We spoke to Portia Bailey who runs the Chief Executive’s Office at the Education and Skills Funding Agency in the Department for Education. Portia joined the board of governors at Runshaw College in Leyland in the North West last year, having been a school governor for five years previously. Runshaw College has around 6000 students and offers a range of options for 16-19 years old as well as adult education and apprenticeships.
What made you initially decide to volunteer as a college governor?
I had always wanted to work in education and thought as a relatively new graduate being a school governor would give me some knowledge and experience when applying for roles in this area. Fast-forward five years I had an established career in the Department for Education and a particular interest in apprenticeships and T Levels. With my experience of being a school governor I thought this was a good opportunity to take on more responsibility and become an FE governor.
What skills and insight have you brought to the governing board from your role at the DfE?
Running the Chief Executive’s office in the ESFA means I have a good knowledge and oversight of the whole organisation – this has allowed me to see the big picture when working with the college and ensure the rest of the board also understand this. I have a really good grasp of the new T Level programme which my college are rolling out this September, so I have offered to be the link governor to support the college in this area.
What skills have you taken from volunteering as a college governor back into the DfE? How has this helped you in your role?
Being a governor has allowed me to really understand how the policy we develop in the department is realistically delivered, and the impact of the decisions we make on young people and adults in the FE system. For example, throughout the pandemic, decisions were being made at such pace, it was extremely helpful to be able to feed back to the DfE in real time how the sector was coping with them.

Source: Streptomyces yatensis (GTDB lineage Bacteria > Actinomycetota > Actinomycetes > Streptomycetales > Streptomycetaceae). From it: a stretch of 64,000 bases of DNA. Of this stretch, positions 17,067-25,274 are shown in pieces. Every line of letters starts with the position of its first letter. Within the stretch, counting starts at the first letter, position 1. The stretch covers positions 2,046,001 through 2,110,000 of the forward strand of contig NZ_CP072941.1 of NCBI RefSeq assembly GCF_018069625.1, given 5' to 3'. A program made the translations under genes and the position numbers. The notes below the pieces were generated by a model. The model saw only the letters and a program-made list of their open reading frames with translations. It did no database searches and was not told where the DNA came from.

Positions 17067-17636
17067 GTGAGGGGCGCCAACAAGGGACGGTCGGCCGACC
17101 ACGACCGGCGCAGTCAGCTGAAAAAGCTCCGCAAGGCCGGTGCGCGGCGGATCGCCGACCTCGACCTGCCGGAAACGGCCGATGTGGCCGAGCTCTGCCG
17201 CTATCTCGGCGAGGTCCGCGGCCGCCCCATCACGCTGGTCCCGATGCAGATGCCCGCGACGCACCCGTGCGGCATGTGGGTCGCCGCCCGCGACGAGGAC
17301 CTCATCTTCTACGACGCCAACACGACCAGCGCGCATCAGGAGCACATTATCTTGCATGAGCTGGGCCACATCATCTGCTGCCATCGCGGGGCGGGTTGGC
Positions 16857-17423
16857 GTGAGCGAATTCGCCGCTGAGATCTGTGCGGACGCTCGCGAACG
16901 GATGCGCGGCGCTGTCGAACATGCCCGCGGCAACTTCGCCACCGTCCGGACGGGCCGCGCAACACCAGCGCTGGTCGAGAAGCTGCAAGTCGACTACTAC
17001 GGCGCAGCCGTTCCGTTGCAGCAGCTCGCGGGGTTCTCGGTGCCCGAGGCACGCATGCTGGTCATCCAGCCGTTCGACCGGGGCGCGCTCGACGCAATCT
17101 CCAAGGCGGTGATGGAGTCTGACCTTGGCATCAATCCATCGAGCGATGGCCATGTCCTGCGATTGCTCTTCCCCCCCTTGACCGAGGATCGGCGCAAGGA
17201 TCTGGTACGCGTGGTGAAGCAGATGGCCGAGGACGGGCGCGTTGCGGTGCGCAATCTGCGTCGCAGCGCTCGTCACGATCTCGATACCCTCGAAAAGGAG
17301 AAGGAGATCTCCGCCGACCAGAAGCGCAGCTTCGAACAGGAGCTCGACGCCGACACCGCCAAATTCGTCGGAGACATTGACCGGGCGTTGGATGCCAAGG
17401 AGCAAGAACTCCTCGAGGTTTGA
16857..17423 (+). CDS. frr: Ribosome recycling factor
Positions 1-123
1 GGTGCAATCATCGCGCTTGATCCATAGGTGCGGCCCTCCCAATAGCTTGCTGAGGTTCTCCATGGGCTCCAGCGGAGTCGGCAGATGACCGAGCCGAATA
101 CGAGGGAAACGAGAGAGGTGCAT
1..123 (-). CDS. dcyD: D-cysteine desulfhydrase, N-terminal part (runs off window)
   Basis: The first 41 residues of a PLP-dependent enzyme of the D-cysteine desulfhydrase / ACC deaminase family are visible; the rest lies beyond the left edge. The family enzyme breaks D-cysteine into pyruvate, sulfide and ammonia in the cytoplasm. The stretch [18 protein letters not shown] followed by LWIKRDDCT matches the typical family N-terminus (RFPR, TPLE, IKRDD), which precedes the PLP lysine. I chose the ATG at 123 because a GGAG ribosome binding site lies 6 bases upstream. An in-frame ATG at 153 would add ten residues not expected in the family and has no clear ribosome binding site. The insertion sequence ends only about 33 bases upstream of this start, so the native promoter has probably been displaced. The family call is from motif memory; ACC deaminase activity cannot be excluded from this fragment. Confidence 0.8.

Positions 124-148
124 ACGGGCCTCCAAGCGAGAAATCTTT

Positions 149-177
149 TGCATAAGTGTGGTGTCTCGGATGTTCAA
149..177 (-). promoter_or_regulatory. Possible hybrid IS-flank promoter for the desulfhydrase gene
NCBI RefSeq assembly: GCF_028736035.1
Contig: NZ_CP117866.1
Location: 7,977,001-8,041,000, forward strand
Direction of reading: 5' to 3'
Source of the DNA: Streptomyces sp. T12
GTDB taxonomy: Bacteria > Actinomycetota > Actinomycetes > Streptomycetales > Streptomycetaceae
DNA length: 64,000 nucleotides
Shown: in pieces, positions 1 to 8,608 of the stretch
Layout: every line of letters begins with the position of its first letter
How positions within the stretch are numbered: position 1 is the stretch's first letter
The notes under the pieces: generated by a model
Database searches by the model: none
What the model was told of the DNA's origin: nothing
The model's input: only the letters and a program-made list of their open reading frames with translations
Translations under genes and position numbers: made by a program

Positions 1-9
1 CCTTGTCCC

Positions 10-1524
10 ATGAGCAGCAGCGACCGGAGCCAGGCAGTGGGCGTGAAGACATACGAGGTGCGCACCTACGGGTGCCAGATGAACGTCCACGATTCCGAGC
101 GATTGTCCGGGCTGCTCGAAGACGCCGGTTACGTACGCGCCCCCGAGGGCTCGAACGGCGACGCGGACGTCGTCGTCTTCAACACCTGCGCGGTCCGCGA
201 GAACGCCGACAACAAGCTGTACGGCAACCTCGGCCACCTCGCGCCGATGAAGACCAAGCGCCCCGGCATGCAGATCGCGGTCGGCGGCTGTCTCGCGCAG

I now have experience of sitting on a senior board which holds a lot of responsibility, and this has increased my confidence to challenge in my role and makes similar situations in the DfE seem less daunting. On a personal note, being a governor has also helped me identify new options and opportunities for my future career path.
Would you recommend the role of governor to others working in the DfE/The Civil Service?
We are so lucky that in the DfE we all have five volunteering days a year, and what better way to spend them than by giving back to your local community and developing your knowledge about the education system. I would recommend that you sign up to Inspiring Governance to explore the opportunities in your area and you can decide what type of school or college you are interested in governing. You can also contact the DfE Governor and Trustee Network, which I co-chair and which organises regular teach-in sessions on becoming a governor, L&D to help develop your skills, and mentors for new governors.
Once you join a governing board, I would recommend spending some time in the education setting getting to know students and staff so you can really understand the strengths and challenges the college has. I’ve always been a link governor to an area I’m passionate about, such as careers, apprenticeships or T Levels and then have been able to spend more time in the college focusing on this, using my expertise to advise and help develop this area.
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